Contractors’ Questions: Can my limited company claim professional indemnity insurance?

Contractor’s Question: Is professional indemnity insurance a cost that my limited company can pay for in its entirety?

My contract has changed to stipulate I need PII and while not an extortionate cost for my company to absorb, it’s still a new outlay I hadn’t planned on forking out for, and so can my company pay for PII, or is it just tax-deductible?

Expert’s Answer: Your question is specifically about Professional Indemnity Insurance, but it raises the general question of whether a cost is allowable as a deduction in arriving at the taxable profit. If it is, the cost is referred to as ‘tax deductible’.

The expenses rule

For a company, the general rule is that any cost the company incurs, that is wholly and exclusively for the purpose of the company’s trade, is tax deductible (with a few specific exceptions). Please note that the cost doesn’t need to be necessary, but it does have to be wholly and exclusively for the trade.

Professional Indemnity Insurance (PII) is a fairly standard requirement from contractors’ clients. Where their contract is with your limited company, the client needs protection from a policy in the limited company’s name.

Be aware that the cost of insurance includes the premium, Insurance Premium Tax (IPT), currently 12% for PII, plus any administration charges by the insurer, or the insurance broker.

Yes, your company should pay for it

The full cost, including IPT, is a genuine business cost, wholly and exclusively for the purposes of the company’s trade and, therefore, is tax deductible. The company should pay for it and will obtain tax relief (at 19%) on that cost.

Incidentally, the requirement for PII is an indicator that the contract falls outside IR35 as an employee would not be expected to have cover personally.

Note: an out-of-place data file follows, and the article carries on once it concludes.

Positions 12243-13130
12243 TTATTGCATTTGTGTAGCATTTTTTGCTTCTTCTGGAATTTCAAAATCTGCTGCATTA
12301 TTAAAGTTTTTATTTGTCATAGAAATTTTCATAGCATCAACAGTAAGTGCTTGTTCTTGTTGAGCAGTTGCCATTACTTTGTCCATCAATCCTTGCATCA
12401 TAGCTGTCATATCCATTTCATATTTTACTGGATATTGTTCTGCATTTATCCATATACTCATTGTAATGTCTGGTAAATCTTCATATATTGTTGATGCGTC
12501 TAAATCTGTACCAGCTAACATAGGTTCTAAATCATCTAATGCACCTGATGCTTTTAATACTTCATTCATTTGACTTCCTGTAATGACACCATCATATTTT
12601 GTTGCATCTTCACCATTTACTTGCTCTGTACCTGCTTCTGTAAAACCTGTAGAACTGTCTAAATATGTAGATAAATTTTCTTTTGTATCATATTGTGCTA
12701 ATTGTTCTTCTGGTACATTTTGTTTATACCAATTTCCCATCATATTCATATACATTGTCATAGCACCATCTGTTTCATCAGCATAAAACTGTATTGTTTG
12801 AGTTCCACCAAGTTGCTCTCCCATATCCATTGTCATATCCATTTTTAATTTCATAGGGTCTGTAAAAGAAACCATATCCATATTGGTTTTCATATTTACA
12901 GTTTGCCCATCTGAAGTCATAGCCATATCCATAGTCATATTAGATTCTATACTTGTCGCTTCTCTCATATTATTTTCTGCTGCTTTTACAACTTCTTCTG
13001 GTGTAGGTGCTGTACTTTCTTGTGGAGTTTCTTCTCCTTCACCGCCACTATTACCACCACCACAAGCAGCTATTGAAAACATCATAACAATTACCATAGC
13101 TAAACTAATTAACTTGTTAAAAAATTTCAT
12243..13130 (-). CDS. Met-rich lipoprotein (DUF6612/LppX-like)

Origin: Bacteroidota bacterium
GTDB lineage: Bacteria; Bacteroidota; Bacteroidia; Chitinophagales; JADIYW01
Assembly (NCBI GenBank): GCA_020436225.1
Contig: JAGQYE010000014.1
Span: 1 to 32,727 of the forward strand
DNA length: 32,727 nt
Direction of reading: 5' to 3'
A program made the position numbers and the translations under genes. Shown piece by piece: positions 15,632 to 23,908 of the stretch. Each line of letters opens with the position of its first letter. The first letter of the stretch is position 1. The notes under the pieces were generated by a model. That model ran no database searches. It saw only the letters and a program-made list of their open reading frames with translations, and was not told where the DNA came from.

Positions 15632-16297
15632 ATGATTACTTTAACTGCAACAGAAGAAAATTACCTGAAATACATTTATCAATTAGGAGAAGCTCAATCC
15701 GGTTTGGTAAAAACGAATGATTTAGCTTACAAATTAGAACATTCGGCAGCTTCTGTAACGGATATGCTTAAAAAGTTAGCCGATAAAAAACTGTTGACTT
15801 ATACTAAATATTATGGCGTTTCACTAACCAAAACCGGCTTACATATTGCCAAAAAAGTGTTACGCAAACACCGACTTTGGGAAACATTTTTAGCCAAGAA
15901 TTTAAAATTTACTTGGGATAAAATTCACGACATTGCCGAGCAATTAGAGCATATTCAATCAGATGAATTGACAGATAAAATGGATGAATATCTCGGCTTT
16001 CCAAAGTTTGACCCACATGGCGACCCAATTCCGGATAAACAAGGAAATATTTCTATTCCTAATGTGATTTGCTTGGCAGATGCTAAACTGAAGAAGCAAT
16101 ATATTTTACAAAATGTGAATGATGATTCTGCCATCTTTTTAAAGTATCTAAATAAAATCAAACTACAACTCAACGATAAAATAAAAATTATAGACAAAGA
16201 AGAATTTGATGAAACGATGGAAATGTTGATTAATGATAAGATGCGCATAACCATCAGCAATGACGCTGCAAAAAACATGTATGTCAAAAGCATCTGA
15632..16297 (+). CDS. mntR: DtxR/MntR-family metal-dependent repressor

PII after your limited company stops trading

Contractors who stop trading through their limited company, perhaps because they retire, take up permanent employment or take a contract through an umbrella company, should be aware of the ongoing potential for a professional indemnity claim. 

A claim could be made some time after the work was undertaken. PII is normally provided on a ‘claims made’ basis, which means that cover has to be in place when the claim is made.

Run-off cover

It would be prudent to continue with cover, known as ‘run off’ cover, after the company ceases trading, to cover claims that may arise for previous work. How long it should be continued will be down to the contractor (or stipulated in the contractor’s contract with the client), but the risk of a claim obviously reduces over time -- and it may be that, after, say, a year, the risk is deemed to be insignificant.

PII cover need not be expensive, as you indicate in your question but, nevertheless, you probably don’t want to pay for it unless you have to.  

Just to reassure you, some clients include the requirement as a standard clause in their contracts, even if the work the contractor undertakes is not of the type of work usually covered by PII. In those cases, I would say it is worth asking the client to remove the clause from the contract.

Final thought

Generally speaking, you need professional indemnity insurance if you provide professional advice, services or designs. And remember, your industry association/regulatory body may require you to have it. Knowing that PII is indeed a cost that limited company contractors can put on their company should therefore help!

The expert was chartered accountant Graham Jenner, founder of tax advisory Jenner & Co.

Tuesday 14th Jun 2022
Profile picture for user Graham Jenner

Written by Graham Jenner

Graham is a Chartered Accountant and has run his own accountancy practice, Jenner Accountants Ltd, for over 20 years and is the MD of Nopalaver Group, which provides Umbrella company and other services to contractors. He specialises in dealing with family run businesses and contractors, supported by a strong team including 5 qualified accountants.

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